Pauropoda from the soil of a native broadleaf forest. New Zealand, North Island, Wanganui.
Common name: pauropods, pauropodans.
Scientific name: phylum Arthropoda, class Pauropoda.
Pauropoda are tiny soil myriapods, 0.5-1.5mm in length, with 8-11 body segments. The body appears to have fewer segments when viewed from above, because the dorsal shields (tergites) are fused in pairs. The true segments can be seen from the ventral side, each segment bearing a single pair of walking legs. A characteristic feature of pauropods is their branched antennae.
Pauropoda are eyeless, and the head itself is poorly developed. Some Pauropoda are more strongly sclerotized (see images on this page) and move slowly, others are pale in colour and are able to run quickly.
Notes on biology
Pauropoda, New Zealand. The animals are slightly distorted
from storage in alcohol.
The Pauropoda are a rather obscure and poorly studied group, and relatively little is known about their biology, feeding habits, or ecosystem role. Pauropoda are thought to feed on soil fungi, and decaying organic matter of plant and animal origin. Some Pauropoda have grinding mandibles and may feed on solid food, while others have poorly developed mouthparts (Scheller, 1990).
Pauropoda have separate sexes. In some species males have not been observed — these species are thought to be parthenogenetic. Females deposit eggs on the substrate. The development is direct — larval stages generally resemble adult Pauropoda, apart from a smaller size, fewer number of body segments and different number of setae. Pauropoda grow through a series of moults.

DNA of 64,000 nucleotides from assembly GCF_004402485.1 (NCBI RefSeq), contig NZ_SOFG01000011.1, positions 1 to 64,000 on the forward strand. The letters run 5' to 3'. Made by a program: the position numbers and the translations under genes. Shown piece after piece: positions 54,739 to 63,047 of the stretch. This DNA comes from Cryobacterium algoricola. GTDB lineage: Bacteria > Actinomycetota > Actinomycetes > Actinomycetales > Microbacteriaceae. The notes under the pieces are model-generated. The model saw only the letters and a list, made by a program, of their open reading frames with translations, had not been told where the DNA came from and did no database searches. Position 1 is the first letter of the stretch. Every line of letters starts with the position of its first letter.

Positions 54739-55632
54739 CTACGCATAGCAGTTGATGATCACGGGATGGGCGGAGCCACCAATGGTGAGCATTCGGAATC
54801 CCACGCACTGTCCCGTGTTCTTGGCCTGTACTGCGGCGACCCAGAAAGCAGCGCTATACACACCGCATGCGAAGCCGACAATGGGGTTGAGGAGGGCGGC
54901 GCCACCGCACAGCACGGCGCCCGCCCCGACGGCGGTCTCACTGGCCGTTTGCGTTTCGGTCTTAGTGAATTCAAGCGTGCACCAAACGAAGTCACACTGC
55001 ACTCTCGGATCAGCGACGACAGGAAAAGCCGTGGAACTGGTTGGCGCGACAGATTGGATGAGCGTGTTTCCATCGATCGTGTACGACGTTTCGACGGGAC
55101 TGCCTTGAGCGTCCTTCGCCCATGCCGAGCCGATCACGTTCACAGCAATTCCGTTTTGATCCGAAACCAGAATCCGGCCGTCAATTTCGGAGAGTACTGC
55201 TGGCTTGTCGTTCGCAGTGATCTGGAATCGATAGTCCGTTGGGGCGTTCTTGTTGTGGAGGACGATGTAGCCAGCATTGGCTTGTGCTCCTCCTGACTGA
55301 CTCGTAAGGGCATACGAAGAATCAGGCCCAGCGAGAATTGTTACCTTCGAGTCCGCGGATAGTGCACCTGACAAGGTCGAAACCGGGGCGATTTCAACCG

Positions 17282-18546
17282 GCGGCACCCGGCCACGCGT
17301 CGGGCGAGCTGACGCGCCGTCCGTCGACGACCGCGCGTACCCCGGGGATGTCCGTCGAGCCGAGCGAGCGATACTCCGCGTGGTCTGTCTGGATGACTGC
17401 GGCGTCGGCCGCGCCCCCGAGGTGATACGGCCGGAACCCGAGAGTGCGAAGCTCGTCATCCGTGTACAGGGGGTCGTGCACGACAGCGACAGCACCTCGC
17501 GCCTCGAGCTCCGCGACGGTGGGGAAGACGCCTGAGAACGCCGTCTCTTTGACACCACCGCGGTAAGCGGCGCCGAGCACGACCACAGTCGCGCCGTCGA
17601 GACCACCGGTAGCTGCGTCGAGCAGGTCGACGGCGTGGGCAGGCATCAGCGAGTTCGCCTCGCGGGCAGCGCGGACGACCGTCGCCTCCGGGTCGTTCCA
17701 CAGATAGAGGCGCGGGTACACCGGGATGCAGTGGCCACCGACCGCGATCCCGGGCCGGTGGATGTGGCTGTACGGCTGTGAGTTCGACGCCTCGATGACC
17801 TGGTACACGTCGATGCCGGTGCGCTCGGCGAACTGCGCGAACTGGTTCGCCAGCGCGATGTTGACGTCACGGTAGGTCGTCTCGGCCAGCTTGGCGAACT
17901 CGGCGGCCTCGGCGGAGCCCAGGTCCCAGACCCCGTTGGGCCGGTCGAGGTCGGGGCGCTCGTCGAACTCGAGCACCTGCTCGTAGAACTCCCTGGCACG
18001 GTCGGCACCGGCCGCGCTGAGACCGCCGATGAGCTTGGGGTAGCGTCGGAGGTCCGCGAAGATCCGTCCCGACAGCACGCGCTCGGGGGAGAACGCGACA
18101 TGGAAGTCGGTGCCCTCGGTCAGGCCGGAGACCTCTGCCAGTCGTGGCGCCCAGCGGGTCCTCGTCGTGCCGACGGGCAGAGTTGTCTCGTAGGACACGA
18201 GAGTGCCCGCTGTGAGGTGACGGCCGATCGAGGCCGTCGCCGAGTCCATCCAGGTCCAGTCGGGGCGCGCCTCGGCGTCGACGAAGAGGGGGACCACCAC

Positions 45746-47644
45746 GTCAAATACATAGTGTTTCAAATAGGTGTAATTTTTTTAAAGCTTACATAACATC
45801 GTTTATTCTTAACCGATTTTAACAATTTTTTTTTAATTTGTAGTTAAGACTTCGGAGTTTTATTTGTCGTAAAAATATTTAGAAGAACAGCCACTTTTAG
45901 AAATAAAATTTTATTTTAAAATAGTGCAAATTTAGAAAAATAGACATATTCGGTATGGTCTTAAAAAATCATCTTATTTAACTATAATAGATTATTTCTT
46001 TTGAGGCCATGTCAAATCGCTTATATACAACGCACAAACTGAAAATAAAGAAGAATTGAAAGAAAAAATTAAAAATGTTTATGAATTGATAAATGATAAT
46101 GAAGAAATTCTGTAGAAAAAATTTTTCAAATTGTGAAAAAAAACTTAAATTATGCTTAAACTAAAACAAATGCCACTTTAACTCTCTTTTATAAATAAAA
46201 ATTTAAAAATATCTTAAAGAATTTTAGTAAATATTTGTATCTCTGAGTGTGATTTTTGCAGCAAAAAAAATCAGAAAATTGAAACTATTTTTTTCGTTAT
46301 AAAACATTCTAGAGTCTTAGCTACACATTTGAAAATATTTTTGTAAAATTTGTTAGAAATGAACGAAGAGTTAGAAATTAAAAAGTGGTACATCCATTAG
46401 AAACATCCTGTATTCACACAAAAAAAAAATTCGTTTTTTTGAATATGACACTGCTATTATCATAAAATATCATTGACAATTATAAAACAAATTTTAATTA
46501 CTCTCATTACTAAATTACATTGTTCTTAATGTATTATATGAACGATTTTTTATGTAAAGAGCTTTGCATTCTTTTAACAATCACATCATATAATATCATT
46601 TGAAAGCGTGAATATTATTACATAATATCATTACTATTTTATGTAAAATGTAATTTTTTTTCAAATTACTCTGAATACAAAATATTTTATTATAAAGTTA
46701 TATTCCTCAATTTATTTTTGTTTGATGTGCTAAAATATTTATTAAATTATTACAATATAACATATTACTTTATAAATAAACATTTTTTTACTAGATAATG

Where to find them?
In New Zealand Pauropoda can be found in
the same habitats as other small soil arthropods — in
leaf litter, under moss and rocks, in decaying wood, or under
the bark of decaying logs. Although these animals are not
rare, they are not numerous and their distribution is patchy.
Because of their small size, Pauropoda are not immediately
apparent to an observer. The best way to collect them is by
using a Berlese (Tullgren) funnel. Collected Pauropoda can
be preserved in 75% ethanol. More information on collecting
and examining Pauropoda can be found in Scheller (1990).
Distribution and conservation
Five families and more than 500 species
of Pauropoda have been described worldwide. About 100 species
are known from North America, 19 species from Tasmania, 18
species from Australia. There is some data on pauropod diversity
in Europe, Japan, and South America. Very little information
exists on New Zealand Pauropoda.
- Order Tetamerocerata
- Family Eurypaurpodidae
- Unidentified species - Wanganui National Park, WI, North Island
Further information on New Zealand
Chamberlain, R.V. 1920. The Myriapoda of
the Australian region. Bull. Mus. Comp. Zool. 64, p. 82-84.
Remy, P.A. 1956. Sur quelques pauropodes
de Nouvelle-Zélande. Bull. Mus. Hist. Nat. (2)28, p.
Remy, P.A. 1956. New Zealand Pauropoda
in the Canterbury Museum. Rec. Canterbury Mus. 7, p. 3-28.
Scheller, U. 1974. Two Pauropodidae Species
(Myriapoda, Pauropoda) from the Subantarctic Crozet Islands.
Entomol. Scand. 5, p. 59-65.
Scheller, U. 1990. Pauropoda. In: Dindal
D.L. (ed.). Soil Biology Guide. J. Wiley & Sons, New York,
Pauropoda Resources on the Web
Pauropoda, by Bob Mesibov, includes some information on
distribution, and Pauropoda bibliography.
Tree of Life: Pauropoda, classification of Pauropoda and
a good source of references.
and Symphyla, by David Kendall, Kendall Bioresearch Services,
contains information on morphology and biology of Pauropoda.
Faunal Directory - Checklist for Pauropoda, a checklist
of Australian fauna and an excellent list of worldwide literature